Is Your Car in Trip-Ready Shape?
It’s Road Trip Time! But First…
Nothing feels as freeing as an old-fashioned, all-American road trip. Your car is your ticket to freedom, but if you take it for granted, it might just leave you stranded instead. That’s not the ending you want to your trip.
Don’t even think about leaving your driveway unless you have checked out your car from top to bottom to make sure it’s up to the task of keeping you safe and free of trouble.
Top Off Your Fluids
By this, we don’t mean to make sure you have a full drink in your cupholder. Think of your car’s fluids as its lifeblood. Check and top off the following before heading out.
Oil lubricates engine components such as the pistons, crankshaft, and camshaft. It should be changed every 3,000-5,000 miles. In between oil changes, use the dipstick to check the color (it should not be black and gritty) and to ensure the level does not fall below the minimum required.
Radiator fluid (also called coolant or antifreeze) extracts heat from your car’s engine. If you are low on radiator fluid, your engine may overheat. The radiator system should be flushed at 50,000-mile intervals.
Brake fluid compresses inside the brake lines to force your car’s brake pads to clamp on the rotors and slow your speed. Top off your brake fluid if necessary and flush it every 36,000 miles.
Power steering fluid makes turning your steering wheel easy. Have the system checked about every 50,000 miles.
Transmission fluid helps the gears to mesh smoothly, keeping shifts comfortable. It’s a good idea to replace the fluid every 60,000 miles.
Windshield fluid keeps your windshield clean so you have a better view of the road. Refill the reservoir if it’s low.
Check the Tires
Rolling on good tires is paramount to safety so don’t shortcut this to-do.
Air pressure should be checked every 1,000 miles so that you get the best fuel efficiency, a smoother ride, and even wear.
Rotation corrects the inevitable variations in suspension calibration, weight balance, and tread wear. Swapping tire placement between the right and left side or front and rear every 5,000-8,000 miles will help your tires last much longer.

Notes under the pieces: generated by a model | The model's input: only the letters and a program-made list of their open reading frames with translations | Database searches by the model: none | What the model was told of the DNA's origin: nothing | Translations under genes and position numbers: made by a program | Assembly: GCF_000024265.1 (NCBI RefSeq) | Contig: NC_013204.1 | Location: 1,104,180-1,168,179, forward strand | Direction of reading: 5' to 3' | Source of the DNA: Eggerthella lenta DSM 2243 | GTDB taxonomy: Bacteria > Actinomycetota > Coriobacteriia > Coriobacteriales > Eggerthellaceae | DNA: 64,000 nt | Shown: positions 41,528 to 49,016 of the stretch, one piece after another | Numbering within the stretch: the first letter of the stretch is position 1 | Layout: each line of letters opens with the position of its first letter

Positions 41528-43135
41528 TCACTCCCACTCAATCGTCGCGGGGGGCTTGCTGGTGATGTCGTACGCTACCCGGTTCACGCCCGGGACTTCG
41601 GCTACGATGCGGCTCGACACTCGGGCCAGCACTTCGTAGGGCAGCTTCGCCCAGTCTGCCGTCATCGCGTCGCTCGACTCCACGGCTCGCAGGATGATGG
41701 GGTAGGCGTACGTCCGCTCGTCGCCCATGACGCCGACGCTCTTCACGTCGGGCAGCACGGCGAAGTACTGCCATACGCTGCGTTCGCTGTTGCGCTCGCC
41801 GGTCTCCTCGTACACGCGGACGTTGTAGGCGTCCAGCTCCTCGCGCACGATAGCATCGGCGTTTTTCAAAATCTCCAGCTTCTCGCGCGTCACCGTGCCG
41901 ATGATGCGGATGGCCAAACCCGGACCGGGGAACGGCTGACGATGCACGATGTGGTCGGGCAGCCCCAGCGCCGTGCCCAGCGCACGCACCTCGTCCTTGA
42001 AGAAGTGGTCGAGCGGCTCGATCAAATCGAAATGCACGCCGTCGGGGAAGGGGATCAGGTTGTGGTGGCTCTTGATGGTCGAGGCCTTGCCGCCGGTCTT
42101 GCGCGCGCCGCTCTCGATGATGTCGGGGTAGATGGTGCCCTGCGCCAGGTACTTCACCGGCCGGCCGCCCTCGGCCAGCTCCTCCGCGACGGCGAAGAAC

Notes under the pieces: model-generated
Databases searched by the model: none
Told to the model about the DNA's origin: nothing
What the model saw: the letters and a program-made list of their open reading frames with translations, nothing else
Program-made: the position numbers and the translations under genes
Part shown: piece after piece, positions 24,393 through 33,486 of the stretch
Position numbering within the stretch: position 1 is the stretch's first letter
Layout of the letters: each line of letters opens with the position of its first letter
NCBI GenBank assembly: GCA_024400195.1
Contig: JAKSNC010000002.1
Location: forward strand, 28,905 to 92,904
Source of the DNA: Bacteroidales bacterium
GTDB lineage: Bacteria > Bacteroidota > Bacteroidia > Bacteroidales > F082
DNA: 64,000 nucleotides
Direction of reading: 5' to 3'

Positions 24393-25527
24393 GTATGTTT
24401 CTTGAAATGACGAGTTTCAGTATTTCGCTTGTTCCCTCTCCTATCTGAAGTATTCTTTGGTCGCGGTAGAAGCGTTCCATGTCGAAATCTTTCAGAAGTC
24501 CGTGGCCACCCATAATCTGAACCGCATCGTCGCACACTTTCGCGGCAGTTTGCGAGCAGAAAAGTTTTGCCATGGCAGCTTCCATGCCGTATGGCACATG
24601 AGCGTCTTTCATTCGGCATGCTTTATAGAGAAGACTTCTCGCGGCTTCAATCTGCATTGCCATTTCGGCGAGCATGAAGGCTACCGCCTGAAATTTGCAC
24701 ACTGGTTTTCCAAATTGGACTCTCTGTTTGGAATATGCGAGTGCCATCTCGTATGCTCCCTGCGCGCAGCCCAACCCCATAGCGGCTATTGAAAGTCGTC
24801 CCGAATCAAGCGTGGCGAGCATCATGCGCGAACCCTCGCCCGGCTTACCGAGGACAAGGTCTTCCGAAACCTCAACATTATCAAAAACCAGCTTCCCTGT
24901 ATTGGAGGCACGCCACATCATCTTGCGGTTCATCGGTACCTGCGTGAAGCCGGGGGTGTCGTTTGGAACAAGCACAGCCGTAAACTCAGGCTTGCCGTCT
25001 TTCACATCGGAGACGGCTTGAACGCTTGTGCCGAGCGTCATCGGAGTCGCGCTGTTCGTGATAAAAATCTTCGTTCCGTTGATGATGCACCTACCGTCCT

Replacement of your tires after 25,000-50,000 miles or if punctures or sidewall bulges occur will significantly lower your risk of a flat or blowout, both of which can be very inconvenient at best and extremely dangerous at worst.
General Auto Maintenance
There are a few other components to check for repair or replacement to get your automobile in good driving order.
Brake pads provide the friction needed to slow down and stop your car. Make sure they are nice and thick and don’t screech or squeal. They will need to be changed every 25,000-70,000 miles.
Belts should be tight and without cracking, fraying, or missing teeth.
Hoses should not be leaking any fluid, especially near joining points.
Air filters prevent dust and debris from entering the engine and the interior of your car. If they are clogged, it can lower your engine’s performance and your fuel economy along with the quality of the air you breathe. Replace every 12,000 miles.
Light bulbs that are burned out will cause you to be pulled over and issued a warning or citation. Besides, it’s dangerous for both for you, other drivers, and pedestrians.
Wipers should not be cracked or loose. Replace if they are or if they are not cleaning your windshield without streaking.
Extra Safety Precautions
No matter how much automobile maintenance you do before your road trip, there is no guarantee that your drive will be trouble free. That’s why it’s just as important to take these extra safety precautions.
Have an emergency kit packed with (at a minimum) a blanket, flashlight, batteries, extra food and water, first aid kit, jumper cables, spare tire, tire jack, and flares.
Hide a spare key underneath your car in a magnetic box.
Use a cargo bag or box on top of your vehicle to store heavy and awkward items that can possibly become scary projectiles in an accident.
Keep your fuel tank halfway full to avoid running out of gas and to prevent condensation from forming.
Pack a solar-powered phone charger to be sure you can call someone at any time.
Call your insurance agent to make sure you have the proper coverage, including collision, comprehensive, liability, medical, and uninsured/underinsured motorist coverage.
This list may seem a little overwhelming but the peace of mind and, most importantly, the increased safety, is well worth the few minutes it takes to properly prepare for your drive on the open road.